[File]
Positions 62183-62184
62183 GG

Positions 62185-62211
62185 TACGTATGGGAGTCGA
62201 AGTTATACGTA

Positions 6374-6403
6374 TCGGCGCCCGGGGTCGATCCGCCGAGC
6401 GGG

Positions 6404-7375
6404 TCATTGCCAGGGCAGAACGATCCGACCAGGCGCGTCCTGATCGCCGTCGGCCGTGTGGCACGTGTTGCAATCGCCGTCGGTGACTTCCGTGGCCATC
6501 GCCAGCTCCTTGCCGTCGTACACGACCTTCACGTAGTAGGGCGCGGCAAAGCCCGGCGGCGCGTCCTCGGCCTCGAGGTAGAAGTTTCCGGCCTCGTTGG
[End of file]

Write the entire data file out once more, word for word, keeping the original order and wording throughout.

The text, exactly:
Positions 62183-62184
62183 GG

Positions 62185-62211
62185 TACGTATGGGAGTCGA
62201 AGTTATACGTA

Positions 6374-6403
6374 TCGGCGCCCGGGGTCGATCCGCCGAGC
6401 GGG

Positions 6404-7375
6404 TCATTGCCAGGGCAGAACGATCCGACCAGGCGCGTCCTGATCGCCGTCGGCCGTGTGGCACGTGTTGCAATCGCCGTCGGTGACTTCCGTGGCCATC
6501 GCCAGCTCCTTGCCGTCGTACACGACCTTCACGTAGTAGGGCGCGGCAAAGCCCGGCGGCGCGTCCTCGGCCTCGAGGTAGAAGTTTCCGGCCTCGTTGG